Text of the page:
The first thing you see driving onto the property of Pictou Landing Elder Carl Thomas is a sign that reads “No Pipe” attached to the side of his porch.
Less than a half kilometre down the road is Boat Harbour – a body of water that has been the centre of a battle between the community and a pulp and paper mill for decades.
“What I’ve seen happen here at Boat harbour back in 1966, it only took a few days to wipe out this whole harbour,” Thomas said. “All the fish were dead, they were upside down. There were clams, nothing was good anymore. Our whole livelihood was taken away.”
A Lost Ecosystem
For over 50 years, Northern Pulp has been dumping toxic effluent into Boat Harbour beside Pictou Landing First Nation.
The pulp mill has been met with controversy and opposition from the community since the opening of the facility with complaints ranging from the plant’s odour to potentially-related health issues.
On a daily basis, the pulp mill pumps 80 million litres of the effluent into settling ponds, where the wastewater sits for seven to 30 days as contaminants to settle to the bottom. After a dam at the mouth of the harbour releases the water back into the strait.
“We can no longer swim back there, get our food back there, get our medicine back there, couldn’t do anything back there anymore,” said Thomas.
“It’s a dead zone.”
Water Protectors Assemble
There is now a proposal from the mill to build a subsea pipe intended to dispose of effluent into Nova Scotia’s Northumberland Strait.
Last weekend, Mi’kmaq activists and allies rallied on the beaches and in the waters of Pictou Harbour to protest the project.
Thomas said the rally was a sign of solidarity for a community whose livelihood has been crippled since the pulp mill’s construction.
“What they are proposing with that new pipeline, they are saying it’s not going to harm it. I don’t believe that,” said Thomas.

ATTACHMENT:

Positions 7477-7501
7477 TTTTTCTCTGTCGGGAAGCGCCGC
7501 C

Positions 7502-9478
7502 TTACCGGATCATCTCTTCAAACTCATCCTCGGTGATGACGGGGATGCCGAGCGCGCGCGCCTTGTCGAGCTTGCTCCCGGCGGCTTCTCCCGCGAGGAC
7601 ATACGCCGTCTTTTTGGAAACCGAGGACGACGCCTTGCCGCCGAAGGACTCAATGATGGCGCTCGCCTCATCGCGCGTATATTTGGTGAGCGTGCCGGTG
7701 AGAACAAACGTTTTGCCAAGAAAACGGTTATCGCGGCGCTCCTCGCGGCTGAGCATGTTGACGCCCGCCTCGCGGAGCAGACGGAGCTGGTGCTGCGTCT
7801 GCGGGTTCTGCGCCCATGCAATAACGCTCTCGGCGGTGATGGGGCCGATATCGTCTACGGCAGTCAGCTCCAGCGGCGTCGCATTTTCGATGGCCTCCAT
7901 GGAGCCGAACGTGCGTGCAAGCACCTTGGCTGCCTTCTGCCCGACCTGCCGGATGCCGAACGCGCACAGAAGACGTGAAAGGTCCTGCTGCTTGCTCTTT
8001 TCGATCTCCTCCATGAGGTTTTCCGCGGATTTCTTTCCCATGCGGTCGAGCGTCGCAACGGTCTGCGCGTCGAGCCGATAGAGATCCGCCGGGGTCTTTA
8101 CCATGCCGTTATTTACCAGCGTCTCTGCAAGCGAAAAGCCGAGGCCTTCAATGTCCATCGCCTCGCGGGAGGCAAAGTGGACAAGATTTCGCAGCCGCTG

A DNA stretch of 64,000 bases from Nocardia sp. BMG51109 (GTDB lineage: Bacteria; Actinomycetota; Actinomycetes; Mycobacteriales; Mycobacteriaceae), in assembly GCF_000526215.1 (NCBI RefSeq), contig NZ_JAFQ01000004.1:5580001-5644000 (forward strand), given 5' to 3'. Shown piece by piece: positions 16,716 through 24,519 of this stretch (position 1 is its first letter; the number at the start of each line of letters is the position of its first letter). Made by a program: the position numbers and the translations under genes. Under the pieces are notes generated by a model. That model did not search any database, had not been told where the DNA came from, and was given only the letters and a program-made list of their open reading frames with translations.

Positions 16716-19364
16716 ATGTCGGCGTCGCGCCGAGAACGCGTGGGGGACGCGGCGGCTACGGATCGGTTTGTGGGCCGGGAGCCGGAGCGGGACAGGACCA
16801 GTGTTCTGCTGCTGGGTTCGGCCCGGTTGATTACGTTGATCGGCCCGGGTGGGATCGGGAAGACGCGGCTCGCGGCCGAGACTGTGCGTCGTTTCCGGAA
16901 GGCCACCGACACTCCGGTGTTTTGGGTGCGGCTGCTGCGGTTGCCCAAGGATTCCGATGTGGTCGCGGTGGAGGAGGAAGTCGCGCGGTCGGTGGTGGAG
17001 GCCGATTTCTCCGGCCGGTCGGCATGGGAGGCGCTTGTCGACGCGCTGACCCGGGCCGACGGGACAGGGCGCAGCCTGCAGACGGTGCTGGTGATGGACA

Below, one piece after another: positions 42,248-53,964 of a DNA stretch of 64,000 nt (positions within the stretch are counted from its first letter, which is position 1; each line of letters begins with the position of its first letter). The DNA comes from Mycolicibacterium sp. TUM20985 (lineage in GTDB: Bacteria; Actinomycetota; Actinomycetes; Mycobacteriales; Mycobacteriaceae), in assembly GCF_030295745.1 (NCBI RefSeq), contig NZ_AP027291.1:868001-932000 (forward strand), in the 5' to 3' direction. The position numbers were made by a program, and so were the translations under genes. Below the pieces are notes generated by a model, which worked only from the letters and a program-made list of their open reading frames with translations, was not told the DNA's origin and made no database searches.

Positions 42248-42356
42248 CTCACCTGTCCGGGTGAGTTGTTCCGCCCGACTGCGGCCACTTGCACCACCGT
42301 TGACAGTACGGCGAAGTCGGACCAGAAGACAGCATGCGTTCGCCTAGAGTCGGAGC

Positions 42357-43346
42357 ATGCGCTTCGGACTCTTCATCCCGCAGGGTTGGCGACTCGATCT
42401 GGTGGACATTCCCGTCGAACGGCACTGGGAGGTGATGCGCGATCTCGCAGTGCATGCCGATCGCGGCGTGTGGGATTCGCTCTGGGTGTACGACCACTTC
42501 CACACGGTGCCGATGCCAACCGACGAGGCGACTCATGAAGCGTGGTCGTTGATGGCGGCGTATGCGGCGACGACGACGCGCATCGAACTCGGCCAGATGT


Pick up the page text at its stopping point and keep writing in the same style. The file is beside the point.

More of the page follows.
Members of Pictou Landing have expressed concern for decades about the adverse effects of the pulp mill’s toxic refuse on the environment and the community, which was disregarded until an effluent leak in 2014 pushed the company to take action.
The rupture brought much-needed attention to the condition of the lagoons, and the urgency to clean the harbour, which could cost over $130 million.
A price tag that the company is indemnified from paying due to an agreement reached in the 1960’s with the province.
“We are really concerned with what could happen if they get this proposal approved to pump their pulp effluent waste into pristine fishing grounds,” said activist Nicole MacKenzie.
“We’re still working with the fishermen to build scientific-based evidence that pumping effluent into the Northumberland Strait will be harmful to the water and marine life.”
Pictou Landing coordinated with several organizations, such as Friends of Northumberland Strait and the Northumberland Fishermen’s Association, to raise awareness about Northern Pulp’s decision to dump the potentially hazardous waste directly into the strait. Friday’s protest empowered a community whose cries for action have otherwise been ignored.
A Change in Tide
“We Indigenous people, we’re always concerned about the environment, no matter it be land or water or air. We always care,” said Thomas,
“It was good to see the chiefs from other reserves come and support the rally. It was good to see all the boats from different provinces, from different fishing areas, come down and collaborating this big rally just to make people aware, the world aware, of what is really going on. What they are really proposing.”
Good news may just be around the bend for the residents of Pictou County.
Environment Minister Catherine McKenna said on Tuesday that there may be federal intervention in the way of an environmental assessment once the plant submits their final proposal for the project in the fall.